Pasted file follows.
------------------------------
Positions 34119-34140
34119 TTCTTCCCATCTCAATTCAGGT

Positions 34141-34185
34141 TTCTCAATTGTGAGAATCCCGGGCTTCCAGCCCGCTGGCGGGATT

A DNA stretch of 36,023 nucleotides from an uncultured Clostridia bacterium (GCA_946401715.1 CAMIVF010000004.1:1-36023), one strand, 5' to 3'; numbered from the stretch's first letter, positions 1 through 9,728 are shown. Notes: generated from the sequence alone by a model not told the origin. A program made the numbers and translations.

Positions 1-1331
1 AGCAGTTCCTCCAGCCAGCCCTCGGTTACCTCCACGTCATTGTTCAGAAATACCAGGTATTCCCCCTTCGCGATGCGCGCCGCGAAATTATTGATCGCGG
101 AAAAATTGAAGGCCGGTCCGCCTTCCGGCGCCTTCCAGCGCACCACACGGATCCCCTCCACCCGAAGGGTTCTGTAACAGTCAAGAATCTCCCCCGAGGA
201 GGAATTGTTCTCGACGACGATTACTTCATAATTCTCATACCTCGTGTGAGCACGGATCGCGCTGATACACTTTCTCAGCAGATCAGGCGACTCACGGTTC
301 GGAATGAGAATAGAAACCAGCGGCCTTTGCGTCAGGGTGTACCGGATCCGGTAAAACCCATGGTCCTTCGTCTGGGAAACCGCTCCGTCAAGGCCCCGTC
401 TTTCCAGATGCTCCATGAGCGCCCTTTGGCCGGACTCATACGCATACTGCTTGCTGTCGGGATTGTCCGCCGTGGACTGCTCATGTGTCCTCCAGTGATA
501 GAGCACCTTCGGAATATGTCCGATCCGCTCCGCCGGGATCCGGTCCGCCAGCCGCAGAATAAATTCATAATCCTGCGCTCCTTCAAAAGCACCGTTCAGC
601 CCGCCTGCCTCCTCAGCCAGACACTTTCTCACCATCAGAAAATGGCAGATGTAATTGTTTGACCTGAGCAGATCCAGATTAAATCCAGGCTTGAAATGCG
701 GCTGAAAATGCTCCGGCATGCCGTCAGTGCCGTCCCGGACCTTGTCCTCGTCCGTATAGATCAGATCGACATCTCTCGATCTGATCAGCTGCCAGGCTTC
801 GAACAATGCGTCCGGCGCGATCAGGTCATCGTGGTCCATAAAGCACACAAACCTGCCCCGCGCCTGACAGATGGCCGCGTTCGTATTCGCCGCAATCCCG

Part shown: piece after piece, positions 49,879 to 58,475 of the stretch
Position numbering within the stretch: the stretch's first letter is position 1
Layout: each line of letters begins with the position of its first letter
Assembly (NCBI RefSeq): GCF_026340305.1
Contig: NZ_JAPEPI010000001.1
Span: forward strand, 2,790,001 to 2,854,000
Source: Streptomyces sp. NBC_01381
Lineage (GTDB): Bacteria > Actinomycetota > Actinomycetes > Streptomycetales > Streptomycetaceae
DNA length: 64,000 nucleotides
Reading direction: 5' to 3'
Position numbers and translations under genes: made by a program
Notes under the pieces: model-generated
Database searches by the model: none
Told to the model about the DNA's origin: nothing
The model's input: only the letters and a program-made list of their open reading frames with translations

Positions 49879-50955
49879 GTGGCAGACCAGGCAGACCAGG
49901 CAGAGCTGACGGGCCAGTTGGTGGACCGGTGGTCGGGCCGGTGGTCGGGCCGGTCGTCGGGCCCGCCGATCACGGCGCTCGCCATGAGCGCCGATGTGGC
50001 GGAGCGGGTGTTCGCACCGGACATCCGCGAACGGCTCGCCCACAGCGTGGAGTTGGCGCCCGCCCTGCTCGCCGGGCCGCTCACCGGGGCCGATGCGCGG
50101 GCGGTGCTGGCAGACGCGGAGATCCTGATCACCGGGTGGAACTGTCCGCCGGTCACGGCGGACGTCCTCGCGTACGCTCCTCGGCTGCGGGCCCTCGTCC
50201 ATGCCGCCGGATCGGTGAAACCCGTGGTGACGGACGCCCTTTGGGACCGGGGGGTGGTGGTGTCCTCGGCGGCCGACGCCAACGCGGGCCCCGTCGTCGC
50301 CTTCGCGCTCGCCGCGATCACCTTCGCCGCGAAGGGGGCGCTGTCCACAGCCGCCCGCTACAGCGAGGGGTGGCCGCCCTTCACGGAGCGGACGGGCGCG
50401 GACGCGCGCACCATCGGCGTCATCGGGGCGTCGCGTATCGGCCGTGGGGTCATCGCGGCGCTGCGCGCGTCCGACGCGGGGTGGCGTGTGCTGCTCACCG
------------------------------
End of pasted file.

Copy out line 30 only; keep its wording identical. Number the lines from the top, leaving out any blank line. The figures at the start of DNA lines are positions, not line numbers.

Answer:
The model's input: only the letters and a program-made list of their open reading frames with translations